Racist fliers spark outrage at Cal Poly San Luis Obispo


Soon after Neal MacDougall arrived on the Cal Poly San Luis Obispo campus Tuesday, the professor noticed university police standing outside a restroom near his office. A racial slur against African Americans had been scrawled in red marker on a stall wall.

Later, he discovered a series of racist fliers pinned up next to his door. Someone had also slashed posters he’d hung outside his office supporting students in the country illegally.

The discovery was the latest controversy on the prestigious campus — which the president said is less than 55% white — that MacDougall said demonstrates a culture of racism at the university. Last week, photographs emerged of white fraternity members, including one in blackface, flashing gang signs.


That same weekend, minority students had hosted a diversity event for high school students.

“A lot of African American, Latino, Asian students felt they were perpetrating a fraud,” said MacDougall, who has been teaching in the university’s agribusiness department for about two decades. “They just told all these high school students this was a good place to be.”

In a statement Tuesday, university President Jeffrey Armstrong announced an indefinite suspension of all Panhellenic and Interfraternity Council fraternities and sororities.

“We are also seeking to meet with our underrepresented students to address their concerns and discuss the actions we are taking to support them and diversity and inclusion on our campus,” Armstrong wrote.

University spokesman Matt Lazier called the latest postings of hateful and racist comments “desperate acts of a few who aim to spread hate and divide our community.”

He said any actions that violate university policy or 1st Amendment rights, including threats of physical violence or expression that constitutes harassment, will result in discipline, up to expulsion and possibly even criminal charges.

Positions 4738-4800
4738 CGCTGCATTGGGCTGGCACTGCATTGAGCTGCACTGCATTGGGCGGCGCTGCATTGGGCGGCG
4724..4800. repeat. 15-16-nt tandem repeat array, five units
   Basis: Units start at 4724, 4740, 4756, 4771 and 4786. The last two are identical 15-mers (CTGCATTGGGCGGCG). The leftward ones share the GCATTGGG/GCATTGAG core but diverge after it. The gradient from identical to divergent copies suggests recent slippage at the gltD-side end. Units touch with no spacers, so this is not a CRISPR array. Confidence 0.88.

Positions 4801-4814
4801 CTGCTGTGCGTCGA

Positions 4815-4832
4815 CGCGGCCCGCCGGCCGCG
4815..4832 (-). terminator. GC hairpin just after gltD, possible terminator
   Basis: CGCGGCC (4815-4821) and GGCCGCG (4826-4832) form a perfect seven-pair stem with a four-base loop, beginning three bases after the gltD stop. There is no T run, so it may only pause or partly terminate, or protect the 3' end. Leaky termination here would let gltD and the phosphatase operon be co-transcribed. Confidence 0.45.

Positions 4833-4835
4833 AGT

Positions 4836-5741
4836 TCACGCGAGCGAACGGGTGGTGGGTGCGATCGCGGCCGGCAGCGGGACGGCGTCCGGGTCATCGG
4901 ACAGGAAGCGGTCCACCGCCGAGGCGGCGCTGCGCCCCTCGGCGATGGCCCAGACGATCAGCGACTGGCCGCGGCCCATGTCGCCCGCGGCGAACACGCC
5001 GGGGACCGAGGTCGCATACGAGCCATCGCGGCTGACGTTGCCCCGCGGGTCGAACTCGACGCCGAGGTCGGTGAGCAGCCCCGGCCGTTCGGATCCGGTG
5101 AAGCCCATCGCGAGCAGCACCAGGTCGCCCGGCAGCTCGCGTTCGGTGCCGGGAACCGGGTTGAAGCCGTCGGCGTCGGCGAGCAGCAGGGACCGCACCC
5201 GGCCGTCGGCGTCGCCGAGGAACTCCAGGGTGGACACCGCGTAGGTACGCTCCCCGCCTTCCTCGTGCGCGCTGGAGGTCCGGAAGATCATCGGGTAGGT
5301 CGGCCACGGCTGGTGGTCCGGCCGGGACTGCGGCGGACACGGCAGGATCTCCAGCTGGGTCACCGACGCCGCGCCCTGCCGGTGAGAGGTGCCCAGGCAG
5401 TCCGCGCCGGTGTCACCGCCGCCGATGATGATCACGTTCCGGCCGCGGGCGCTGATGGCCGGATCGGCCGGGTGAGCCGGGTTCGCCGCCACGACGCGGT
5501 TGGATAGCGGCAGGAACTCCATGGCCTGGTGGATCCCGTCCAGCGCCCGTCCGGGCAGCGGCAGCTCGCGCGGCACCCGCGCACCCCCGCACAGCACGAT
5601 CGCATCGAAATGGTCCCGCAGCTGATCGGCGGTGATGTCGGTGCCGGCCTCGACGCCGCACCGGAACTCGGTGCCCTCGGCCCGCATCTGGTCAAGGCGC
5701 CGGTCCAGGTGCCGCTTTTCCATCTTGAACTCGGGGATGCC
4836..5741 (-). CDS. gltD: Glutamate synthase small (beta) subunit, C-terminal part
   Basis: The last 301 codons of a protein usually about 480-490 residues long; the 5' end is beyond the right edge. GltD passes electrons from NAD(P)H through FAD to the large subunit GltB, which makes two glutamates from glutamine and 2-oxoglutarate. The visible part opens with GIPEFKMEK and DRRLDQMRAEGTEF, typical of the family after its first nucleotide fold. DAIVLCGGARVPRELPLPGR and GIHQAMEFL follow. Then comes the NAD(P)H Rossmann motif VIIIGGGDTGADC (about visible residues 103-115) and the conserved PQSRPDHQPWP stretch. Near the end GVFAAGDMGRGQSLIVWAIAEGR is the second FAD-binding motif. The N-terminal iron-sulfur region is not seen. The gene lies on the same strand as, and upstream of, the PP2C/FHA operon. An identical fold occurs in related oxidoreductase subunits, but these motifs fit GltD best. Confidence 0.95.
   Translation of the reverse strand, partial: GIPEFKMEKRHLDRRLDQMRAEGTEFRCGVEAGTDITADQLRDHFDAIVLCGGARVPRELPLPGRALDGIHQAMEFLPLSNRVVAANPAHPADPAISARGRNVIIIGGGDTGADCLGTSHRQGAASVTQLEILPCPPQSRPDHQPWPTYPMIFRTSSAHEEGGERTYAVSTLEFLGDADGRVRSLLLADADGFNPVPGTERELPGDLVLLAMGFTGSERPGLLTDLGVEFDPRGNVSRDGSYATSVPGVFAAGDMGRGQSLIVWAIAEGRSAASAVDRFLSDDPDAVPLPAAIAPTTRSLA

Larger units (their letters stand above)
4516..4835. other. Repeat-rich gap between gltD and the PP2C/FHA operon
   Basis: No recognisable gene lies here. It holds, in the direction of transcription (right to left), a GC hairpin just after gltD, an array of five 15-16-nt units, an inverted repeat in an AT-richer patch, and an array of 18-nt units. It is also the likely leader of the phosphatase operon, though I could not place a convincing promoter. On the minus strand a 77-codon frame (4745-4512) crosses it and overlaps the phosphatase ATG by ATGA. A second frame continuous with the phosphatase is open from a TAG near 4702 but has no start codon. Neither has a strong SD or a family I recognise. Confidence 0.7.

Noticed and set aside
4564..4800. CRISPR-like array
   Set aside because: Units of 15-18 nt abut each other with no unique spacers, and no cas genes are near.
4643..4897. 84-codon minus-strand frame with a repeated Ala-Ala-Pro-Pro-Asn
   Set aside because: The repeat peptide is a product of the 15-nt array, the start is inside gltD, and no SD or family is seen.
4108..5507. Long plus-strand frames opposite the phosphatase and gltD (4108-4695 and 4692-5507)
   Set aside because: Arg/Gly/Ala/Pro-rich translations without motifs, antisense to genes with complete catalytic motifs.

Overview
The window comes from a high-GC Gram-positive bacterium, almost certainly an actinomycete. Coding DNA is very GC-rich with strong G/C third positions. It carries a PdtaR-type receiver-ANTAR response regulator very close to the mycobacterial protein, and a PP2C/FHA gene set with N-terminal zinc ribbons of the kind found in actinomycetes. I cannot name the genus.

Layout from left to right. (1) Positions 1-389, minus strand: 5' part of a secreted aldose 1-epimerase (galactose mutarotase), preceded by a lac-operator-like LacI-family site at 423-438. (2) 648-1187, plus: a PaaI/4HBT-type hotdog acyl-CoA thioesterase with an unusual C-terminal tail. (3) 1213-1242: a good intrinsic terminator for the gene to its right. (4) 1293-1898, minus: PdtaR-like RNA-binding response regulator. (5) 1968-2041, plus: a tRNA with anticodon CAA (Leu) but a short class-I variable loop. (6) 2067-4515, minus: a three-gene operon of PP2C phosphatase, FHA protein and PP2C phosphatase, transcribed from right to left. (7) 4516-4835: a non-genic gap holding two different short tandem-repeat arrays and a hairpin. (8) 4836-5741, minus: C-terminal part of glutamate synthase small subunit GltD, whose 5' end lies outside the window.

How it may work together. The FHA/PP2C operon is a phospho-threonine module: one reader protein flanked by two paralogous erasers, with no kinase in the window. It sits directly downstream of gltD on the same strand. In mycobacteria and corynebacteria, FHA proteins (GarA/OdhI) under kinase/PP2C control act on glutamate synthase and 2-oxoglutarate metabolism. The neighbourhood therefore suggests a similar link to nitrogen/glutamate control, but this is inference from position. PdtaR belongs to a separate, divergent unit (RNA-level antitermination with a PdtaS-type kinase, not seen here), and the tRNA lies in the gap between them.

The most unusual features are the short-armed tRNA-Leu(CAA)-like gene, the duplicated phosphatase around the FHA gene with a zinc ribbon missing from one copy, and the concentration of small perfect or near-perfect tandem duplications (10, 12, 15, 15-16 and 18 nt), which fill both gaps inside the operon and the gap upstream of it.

“In no uncertain terms, the university abhors and denounces hateful and racist speech and actions — they are inconsistent with our values at Cal Poly,” Lazier said. “We must use this time to reject hate and come together as a community to foster a constructive dialogue and begin the healing process.”

MacDougall posted photos to Facebook of the fliers he found outside his office. One suggested that skin tone was correlated with homicide and rape rates, along with IQ numbers.

Another listed the number of species and subspecies of gorillas, chimpanzees and other animals. The flier then went on to say:

“So now you tell me, are all groups of humans the same subspecies or even the same species? Do we have one set of rules for humans, and another set of rules for all other organisms? Is that scientific? Do you honestly believe that there is only one species of human, and one subspecies at that???”

Two of MacDougall’s own posters were slashed through with an X. One said, “I am an unafraid educator! As a professor/instructor I work with an for undocumented students and families at Cal Poly-SLO.”

The other was a photo of a woman in an American flag hijab, with the message: “We the people are greater than fear.”


“That I found even more disturbing because, you know, there’s this undertone of violence to that act,” MacDougall said.

He called the police but they didn’t show up, he said, and he was advised to just take the fliers down.

He said the university’s weak response, which he believes is more focused on damage control rather than solving underlying issues, reinforces that this behavior is OK.

“A lot of the response is this kind of crisis response that we see corporations do: ‘What do we say to not make the things worse,’ ” MacDougall said. “We have to be honest with each other about what has happened.”

Twitter: @AleneTchek